Frequently Asked Questions

Architecture

What is the relationship between a Kubernetes Pod and an Agones GameServer?

Agones creates a backing Pod with the appropriate configuration parameters for each GameServer that is configured in the cluster. They both have the same name if you are ever looking to match one to the other.

Can I reuse a GameServer for multiple game sessions?

Yes.

Agones is inherently un-opinionated about the lifecycle of your game. When you call SDK.Allocate() you are protecting that GameServer instance from being scaled down for the duration of the Allocation. Typically, you would run one game session within a single allocation. However, you could allocate, and run N sessions on a single GameServer, and then de-allocate/shutdown at a later time.

How can I return an Allocated GameServer to the Ready state?

If you wish to return an Allocated GameServer to the Ready state, you can use the SDK.Ready() command whenever it makes sense for your GameServer to return to the pool of potentially Allocatable and/or scaled down GameServers.

Integration

What steps do I need to take to integrate my GameServer?

  1. Integrate your game server binary with the Agones SDK, calling the appropriate lifecycle event hooks.
  2. Containerize your game server binary with Docker
  3. Publish your Docker image in a container registry/repository.
  4. Create a gameserver.yaml file for your container image.
  5. Test your gameserver.yaml file.
  6. Consider utilizing Fleets. and Autoscalers for deploying at scale.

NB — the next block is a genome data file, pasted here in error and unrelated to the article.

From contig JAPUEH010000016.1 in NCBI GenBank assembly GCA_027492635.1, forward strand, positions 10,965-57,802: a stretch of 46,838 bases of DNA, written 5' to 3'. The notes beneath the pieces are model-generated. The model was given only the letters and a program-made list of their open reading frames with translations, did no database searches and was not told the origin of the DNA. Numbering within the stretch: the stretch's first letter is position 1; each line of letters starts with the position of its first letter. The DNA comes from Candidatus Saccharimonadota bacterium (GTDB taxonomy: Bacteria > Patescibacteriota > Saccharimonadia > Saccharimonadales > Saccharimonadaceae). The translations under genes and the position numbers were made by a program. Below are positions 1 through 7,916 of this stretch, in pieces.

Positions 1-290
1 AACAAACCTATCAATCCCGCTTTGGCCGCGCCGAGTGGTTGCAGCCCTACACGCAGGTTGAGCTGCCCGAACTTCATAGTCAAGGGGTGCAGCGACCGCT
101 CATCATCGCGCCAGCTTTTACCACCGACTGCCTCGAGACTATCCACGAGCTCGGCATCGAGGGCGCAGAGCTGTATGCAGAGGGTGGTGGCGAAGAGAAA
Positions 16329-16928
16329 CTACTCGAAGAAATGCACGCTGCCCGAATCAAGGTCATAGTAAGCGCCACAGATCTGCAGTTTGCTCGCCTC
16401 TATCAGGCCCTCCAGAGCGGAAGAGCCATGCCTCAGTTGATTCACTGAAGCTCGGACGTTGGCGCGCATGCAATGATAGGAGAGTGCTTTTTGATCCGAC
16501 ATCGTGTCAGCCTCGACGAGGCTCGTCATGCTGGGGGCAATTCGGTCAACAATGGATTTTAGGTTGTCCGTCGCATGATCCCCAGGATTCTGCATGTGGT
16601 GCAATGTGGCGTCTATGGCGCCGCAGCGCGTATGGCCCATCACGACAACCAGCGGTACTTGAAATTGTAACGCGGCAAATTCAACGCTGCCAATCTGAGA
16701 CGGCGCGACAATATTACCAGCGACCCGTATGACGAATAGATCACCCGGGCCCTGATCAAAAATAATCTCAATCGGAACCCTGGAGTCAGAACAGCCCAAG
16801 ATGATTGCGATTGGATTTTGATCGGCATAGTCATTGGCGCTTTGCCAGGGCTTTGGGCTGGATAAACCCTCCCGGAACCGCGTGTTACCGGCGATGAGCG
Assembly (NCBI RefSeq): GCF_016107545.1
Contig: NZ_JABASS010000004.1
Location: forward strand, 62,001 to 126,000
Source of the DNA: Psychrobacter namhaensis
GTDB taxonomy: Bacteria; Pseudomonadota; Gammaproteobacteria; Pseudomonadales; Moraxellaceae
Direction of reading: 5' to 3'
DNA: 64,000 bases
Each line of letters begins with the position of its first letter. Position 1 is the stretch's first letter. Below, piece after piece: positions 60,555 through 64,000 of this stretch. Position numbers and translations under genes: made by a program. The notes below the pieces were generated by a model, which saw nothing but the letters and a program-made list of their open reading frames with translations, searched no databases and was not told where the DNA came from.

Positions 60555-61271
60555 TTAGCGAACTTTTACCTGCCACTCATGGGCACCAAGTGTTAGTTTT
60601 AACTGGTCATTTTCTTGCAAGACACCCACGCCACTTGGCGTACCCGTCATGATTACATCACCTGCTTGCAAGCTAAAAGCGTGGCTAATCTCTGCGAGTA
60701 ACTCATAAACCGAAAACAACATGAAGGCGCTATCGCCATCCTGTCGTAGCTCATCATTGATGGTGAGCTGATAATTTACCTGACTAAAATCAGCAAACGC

What are some common patterns for integrating the SDK with a Game Server Binary?

  • In-Engine
    • Integrate the SDK directly with the dedicated game server, such that it is part of the same codebase.
  • Sidecar
    • Use a Kubernetes sidecar pattern to run the SDK in a separate process that runs alongside your game server binary, and can share the disk and network namespace. This game server binary could expose its own API, or write to a shared file, that the sidecar process integrates with, and can then communicate back to Agones through the SDK.
  • Wrapper
    • Write a process that wraps the game server binary, and intercepts aspects such as the foreground log output, and use that information to react and communicate with Agones appropriately. This can be particularly useful for legacy game servers or game server binaries wherein you do not have access to the original source. You can see this in both the Xonotic and SuperTuxKart examples.

What if my engine / language of choice does not have a supported SDK, what can I do?

Either utilise the REST API, which can be generated from the Swagger specification, or generate your own gRPC client from the proto file.

Game Server SDKs are a thin wrapper around either REST or gRPC clients, depending on language or platform, and can be used as examples.

How can I pass data to my Game Server binary on Allocation?

A GameServerAllocation has a spec.metadata section, that will apply any configured Labels and/or Annotations to a requested GameServer at Allocation time.

The game server binary can watch for the state change to Allocated, as well as changes to the GameServer metadata, through SDK.WatchGameServer().

Combining these two features allows you to pass information such as map data, gameplay metadata and more to a game server binary at Allocation time, through Agones functionality.

How can I expose information from my game server binary to an external service?

The Agones game server SDK allows you to set custom Labels and Annotations through the SDK.SetLabel() and SDK.SetAnnotation() functionality respectively.

This information is then queryable via the Kubernetes API, and can be used for game specific, custom integrations.

If my game server requires more states than what Agones provides (e.g. Ready, Allocated, Shutdown, etc), can I add my own?